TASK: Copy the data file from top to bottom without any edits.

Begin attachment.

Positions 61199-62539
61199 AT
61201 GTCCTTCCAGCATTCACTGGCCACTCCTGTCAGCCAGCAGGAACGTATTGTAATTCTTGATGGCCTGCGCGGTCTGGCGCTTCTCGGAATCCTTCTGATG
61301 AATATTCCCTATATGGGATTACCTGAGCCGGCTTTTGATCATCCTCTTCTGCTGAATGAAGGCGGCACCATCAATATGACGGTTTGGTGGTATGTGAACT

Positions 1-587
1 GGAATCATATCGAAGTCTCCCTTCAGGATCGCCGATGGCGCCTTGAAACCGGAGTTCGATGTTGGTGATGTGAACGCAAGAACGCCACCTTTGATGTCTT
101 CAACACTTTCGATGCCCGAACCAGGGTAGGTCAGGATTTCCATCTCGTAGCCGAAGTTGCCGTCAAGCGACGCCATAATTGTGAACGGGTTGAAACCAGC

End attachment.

Positions 61199-62539
61199 AT
61201 GTCCTTCCAGCATTCACTGGCCACTCCTGTCAGCCAGCAGGAACGTATTGTAATTCTTGATGGCCTGCGCGGTCTGGCGCTTCTCGGAATCCTTCTGATG
61301 AATATTCCCTATATGGGATTACCTGAGCCGGCTTTTGATCATCCTCTTCTGCTGAATGAAGGCGGCACCATCAATATGACGGTTTGGTGGTATGTGAACT

Positions 1-587
1 GGAATCATATCGAAGTCTCCCTTCAGGATCGCCGATGGCGCCTTGAAACCGGAGTTCGATGTTGGTGATGTGAACGCAAGAACGCCACCTTTGATGTCTT
101 CAACACTTTCGATGCCCGAACCAGGGTAGGTCAGGATTTCCATCTCGTAGCCGAAGTTGCCGTCAAGCGACGCCATAATTGTGAACGGGTTGAAACCAGC